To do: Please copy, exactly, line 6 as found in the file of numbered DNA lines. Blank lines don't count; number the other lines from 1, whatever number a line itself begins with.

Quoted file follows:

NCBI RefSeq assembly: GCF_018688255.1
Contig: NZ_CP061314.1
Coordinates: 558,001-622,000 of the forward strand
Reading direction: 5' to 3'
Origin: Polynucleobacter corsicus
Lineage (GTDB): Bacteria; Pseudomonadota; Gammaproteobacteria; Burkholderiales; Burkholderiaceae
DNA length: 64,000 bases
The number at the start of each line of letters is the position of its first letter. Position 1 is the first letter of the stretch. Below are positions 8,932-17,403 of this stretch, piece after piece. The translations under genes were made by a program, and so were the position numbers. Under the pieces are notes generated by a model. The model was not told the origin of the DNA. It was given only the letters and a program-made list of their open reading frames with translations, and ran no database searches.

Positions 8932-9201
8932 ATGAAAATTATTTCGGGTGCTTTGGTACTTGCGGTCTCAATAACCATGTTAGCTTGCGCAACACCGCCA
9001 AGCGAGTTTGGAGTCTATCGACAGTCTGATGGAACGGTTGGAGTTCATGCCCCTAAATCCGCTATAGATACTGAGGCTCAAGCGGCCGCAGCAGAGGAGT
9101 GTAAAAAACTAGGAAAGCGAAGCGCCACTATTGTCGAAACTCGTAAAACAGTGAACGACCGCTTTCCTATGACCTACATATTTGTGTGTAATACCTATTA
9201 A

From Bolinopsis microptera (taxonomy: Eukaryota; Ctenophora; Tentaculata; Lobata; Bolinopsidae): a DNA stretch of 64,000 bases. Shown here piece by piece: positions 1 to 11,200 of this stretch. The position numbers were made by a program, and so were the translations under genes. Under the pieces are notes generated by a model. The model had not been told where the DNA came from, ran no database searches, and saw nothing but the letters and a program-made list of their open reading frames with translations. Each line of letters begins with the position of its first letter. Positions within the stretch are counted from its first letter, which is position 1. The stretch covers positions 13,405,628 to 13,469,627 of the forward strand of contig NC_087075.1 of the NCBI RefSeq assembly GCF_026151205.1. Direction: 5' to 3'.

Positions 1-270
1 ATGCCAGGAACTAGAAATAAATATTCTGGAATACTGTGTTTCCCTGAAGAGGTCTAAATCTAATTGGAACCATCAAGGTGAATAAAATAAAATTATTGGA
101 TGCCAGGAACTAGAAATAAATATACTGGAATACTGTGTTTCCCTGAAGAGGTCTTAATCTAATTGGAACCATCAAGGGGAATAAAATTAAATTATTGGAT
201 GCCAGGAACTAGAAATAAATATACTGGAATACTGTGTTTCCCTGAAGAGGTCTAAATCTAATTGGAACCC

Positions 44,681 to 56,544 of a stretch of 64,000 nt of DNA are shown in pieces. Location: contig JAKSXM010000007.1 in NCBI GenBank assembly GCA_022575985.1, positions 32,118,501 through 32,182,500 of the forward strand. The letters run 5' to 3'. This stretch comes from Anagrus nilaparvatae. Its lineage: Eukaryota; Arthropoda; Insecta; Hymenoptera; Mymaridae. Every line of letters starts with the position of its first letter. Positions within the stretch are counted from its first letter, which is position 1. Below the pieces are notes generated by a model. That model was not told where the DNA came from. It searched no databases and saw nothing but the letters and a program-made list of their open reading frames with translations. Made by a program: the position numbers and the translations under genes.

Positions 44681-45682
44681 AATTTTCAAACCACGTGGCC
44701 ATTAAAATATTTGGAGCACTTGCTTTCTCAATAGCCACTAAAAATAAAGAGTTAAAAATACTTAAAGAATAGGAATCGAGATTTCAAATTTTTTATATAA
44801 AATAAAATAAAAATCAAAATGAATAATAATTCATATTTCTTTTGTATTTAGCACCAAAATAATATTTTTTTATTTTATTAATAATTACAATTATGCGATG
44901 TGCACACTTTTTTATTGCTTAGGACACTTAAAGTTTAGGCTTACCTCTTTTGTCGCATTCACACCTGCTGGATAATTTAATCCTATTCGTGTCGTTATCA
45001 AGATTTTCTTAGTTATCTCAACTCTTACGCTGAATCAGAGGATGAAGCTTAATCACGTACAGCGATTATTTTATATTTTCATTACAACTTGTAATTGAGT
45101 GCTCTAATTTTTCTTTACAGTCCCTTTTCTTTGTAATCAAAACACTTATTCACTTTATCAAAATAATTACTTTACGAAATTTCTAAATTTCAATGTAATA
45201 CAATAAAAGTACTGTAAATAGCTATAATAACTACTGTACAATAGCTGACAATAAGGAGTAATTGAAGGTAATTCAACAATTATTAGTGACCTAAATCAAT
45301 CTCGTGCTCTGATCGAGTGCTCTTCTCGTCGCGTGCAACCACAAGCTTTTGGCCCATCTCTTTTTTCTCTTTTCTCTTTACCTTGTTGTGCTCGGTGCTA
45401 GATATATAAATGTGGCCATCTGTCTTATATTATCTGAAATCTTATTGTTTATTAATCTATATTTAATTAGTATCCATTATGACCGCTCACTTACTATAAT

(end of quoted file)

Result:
Lineage (GTDB): Bacteria; Pseudomonadota; Gammaproteobacteria; Burkholderiales; Burkholderiaceae